Suicidal Ideation Through The Lens Of Schema Therapy
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Suicidal Ideation Through the Lens of Schema Therapy


Suicidal Ideation Through the Lens of Schema Therapy

September 10th was world suicide prevention day and in honour of this we dedicated our last blog to talking about the risk factors associated with suicide, the impact of losing someone to suicide and resources available for suicidal clients and those bereaved by suicide. Given the significance and importance of this topic I want to continue to talk about suicide in today’s blog but think about this through the lens of schema therapy.


In schema therapy we acknowledge that human beings are multifaceted, in other words we are all made up of different parts-what we call modes in schema therapy. These different modes develop in childhood to help us survive whatever environment we find ourselves in. They were really adaptive at some point in our life but sometimes they don’t serve us so well in adulthood, for example some parts can put us under a lot of pressure whilst other parts make us space out and disconnect from people we love. As a schema therapist when I am working with clients who are suicidal it is really important for me and the client to identify which mode(s) think suicide is an option. 


One of the most common modes that can drive people towards suicidal thinking is what we call the vulnerable child mode. When we feel intense emotional pain like grief, loneliness and hopelessness there may be a part of us that feels exhausted and wants to give up. Our emotional suffering and feelings of hopelessness might be exacerbated by another mode which sadly many of us are burdened with which is a punitive inner critic. This mode might tell us that no one cares about us, that we are going to be lonely forever and perpetuate feelings of defectiveness and shame to such an extent that we feel we don’t deserve to live. Or we might tell ourselves that others would be better off without us. If we have a compliant surrender mode we might prioritise other people above ourselves and if we are feeling very low we may erroneously conclude that suicide is the best option for all concerned. This is so very sad as suicide is so devestating for all involved.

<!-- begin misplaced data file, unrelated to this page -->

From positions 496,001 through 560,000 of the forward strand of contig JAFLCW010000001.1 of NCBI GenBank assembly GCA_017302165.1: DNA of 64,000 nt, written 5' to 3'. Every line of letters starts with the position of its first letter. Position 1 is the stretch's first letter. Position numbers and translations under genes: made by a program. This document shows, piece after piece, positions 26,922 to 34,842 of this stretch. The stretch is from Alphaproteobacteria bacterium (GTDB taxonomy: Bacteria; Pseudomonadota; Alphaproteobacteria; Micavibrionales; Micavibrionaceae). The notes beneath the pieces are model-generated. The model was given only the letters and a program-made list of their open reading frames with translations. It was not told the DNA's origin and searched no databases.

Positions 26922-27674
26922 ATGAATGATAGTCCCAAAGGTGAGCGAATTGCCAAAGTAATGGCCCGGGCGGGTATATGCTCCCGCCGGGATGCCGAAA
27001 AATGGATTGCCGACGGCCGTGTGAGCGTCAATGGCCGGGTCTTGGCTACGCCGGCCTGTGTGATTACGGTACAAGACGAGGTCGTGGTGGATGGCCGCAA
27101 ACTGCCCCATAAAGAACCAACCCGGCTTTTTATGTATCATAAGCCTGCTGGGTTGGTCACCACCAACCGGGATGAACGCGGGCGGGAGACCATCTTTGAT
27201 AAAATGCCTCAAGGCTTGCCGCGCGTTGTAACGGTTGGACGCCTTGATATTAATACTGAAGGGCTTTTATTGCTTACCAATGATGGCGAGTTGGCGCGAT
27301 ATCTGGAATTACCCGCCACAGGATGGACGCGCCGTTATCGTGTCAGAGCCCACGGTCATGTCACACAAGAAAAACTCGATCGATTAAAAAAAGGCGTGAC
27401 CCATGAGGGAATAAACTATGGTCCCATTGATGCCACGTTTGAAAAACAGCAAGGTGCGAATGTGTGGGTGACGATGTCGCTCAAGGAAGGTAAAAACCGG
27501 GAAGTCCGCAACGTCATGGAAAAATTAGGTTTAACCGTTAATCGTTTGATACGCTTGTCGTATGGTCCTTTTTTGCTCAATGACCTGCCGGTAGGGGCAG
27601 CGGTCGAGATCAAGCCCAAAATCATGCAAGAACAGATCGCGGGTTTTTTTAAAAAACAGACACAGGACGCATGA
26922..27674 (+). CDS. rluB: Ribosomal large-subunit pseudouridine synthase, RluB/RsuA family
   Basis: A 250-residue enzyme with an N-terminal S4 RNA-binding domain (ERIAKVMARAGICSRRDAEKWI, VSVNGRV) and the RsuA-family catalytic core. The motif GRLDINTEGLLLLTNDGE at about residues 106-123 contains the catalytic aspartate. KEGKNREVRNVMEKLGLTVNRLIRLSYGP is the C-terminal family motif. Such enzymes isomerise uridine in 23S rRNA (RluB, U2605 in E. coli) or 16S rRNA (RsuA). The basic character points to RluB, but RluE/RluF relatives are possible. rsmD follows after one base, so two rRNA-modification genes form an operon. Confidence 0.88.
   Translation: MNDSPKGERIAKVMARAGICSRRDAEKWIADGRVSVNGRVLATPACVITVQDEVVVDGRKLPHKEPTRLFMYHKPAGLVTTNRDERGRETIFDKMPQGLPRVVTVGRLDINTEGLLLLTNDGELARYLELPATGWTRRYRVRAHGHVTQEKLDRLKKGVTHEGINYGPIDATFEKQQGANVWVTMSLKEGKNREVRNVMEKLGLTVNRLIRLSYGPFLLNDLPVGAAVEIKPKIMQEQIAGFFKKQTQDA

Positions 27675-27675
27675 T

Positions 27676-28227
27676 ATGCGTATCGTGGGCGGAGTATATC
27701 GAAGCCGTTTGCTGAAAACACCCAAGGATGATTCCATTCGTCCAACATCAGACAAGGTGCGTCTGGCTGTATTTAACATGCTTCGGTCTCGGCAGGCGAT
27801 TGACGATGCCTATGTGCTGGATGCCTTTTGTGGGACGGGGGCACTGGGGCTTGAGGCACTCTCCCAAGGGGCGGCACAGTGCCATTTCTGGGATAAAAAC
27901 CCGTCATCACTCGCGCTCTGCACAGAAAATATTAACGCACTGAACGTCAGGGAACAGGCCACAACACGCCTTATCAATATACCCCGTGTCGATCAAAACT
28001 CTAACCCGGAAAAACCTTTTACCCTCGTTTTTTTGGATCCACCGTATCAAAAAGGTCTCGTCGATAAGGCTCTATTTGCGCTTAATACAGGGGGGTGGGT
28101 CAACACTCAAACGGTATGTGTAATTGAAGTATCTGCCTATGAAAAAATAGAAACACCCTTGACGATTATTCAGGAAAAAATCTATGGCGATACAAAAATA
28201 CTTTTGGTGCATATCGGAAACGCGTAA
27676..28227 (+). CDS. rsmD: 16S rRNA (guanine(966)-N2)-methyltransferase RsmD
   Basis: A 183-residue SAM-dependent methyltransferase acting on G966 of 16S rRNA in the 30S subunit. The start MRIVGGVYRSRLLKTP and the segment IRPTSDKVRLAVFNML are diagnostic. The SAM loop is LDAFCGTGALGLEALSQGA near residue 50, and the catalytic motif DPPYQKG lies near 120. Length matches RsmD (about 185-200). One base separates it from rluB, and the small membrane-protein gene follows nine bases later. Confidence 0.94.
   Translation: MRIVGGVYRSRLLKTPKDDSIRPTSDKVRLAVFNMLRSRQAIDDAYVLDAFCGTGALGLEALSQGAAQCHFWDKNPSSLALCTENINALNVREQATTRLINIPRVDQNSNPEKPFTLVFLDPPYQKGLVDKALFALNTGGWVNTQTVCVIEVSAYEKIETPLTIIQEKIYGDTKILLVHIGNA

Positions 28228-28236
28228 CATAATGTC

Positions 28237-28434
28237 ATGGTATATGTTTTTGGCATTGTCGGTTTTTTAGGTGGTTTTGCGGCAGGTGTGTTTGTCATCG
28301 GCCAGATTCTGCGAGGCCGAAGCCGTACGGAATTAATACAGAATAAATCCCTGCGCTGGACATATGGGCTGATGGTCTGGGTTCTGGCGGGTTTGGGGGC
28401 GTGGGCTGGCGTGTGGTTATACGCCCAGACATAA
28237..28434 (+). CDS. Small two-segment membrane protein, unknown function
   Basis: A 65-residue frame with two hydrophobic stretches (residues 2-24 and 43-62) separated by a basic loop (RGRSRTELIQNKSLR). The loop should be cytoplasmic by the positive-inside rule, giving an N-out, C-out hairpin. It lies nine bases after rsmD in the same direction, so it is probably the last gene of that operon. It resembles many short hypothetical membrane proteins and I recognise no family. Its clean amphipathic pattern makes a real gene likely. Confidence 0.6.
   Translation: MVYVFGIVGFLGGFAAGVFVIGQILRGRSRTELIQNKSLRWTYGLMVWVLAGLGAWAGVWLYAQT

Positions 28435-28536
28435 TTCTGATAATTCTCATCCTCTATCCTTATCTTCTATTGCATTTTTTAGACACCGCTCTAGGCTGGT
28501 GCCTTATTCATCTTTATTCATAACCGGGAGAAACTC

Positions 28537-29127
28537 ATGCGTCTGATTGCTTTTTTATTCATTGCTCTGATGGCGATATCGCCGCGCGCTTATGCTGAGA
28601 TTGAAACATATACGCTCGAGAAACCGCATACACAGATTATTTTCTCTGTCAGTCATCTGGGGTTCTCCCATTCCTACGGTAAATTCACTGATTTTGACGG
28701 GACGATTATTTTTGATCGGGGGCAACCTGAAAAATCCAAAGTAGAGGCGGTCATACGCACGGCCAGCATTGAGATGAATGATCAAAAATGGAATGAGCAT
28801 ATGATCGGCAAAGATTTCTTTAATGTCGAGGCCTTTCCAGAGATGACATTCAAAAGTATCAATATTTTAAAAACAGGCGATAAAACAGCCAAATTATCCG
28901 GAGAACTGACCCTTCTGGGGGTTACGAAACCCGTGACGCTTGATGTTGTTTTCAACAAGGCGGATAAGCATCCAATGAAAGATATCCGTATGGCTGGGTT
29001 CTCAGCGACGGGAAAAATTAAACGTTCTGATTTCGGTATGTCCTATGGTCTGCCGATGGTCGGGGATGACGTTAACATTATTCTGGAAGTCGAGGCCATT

Anger can also drive people towards suicide. Anger can build inside of us and lead to deep feelings of resentment and a belief that life is unfair. In schema language we refer to this as our angry child mode and this mode might lead us to feel so bitter and angry that we want to put one finger up to life. If someone is impulsive this can be particularly worrisome as this may increase the likelihood of acting on this urge.  Impulsivity can also drive us to self soothe in potentially dangerous ways. Most people have some version of a self soother mode where we distance ourselves from emotional pain. The problem can come when we over rely on this mode or when the behaviours we are using to soothe ourselves is potentially dangerous. For example we might cut themselves or drink excessive amounts of alcohol to try and detach from our suffering. In this mode we might not intend to take our own life but this might sadly be the consequence with such high risk behaviours. 


In schema therapy the therapist and client take time to identify different modes, where and why they developed, how these modes now perpetuate suffering and ways to reduce the power these modes have on us. If a client is suicidal we take time to identify and reduce the suicidal modes, which may include some of the examples I gave above. We also work on strengthening modes that enable us to have fun, experience positive emotions, connect to others in meaningful ways, set healthy boundaries and strengthen modes that help us feel we have a life worth living. 


If you are interested in learning more about schema therapy you can visit our webpage here;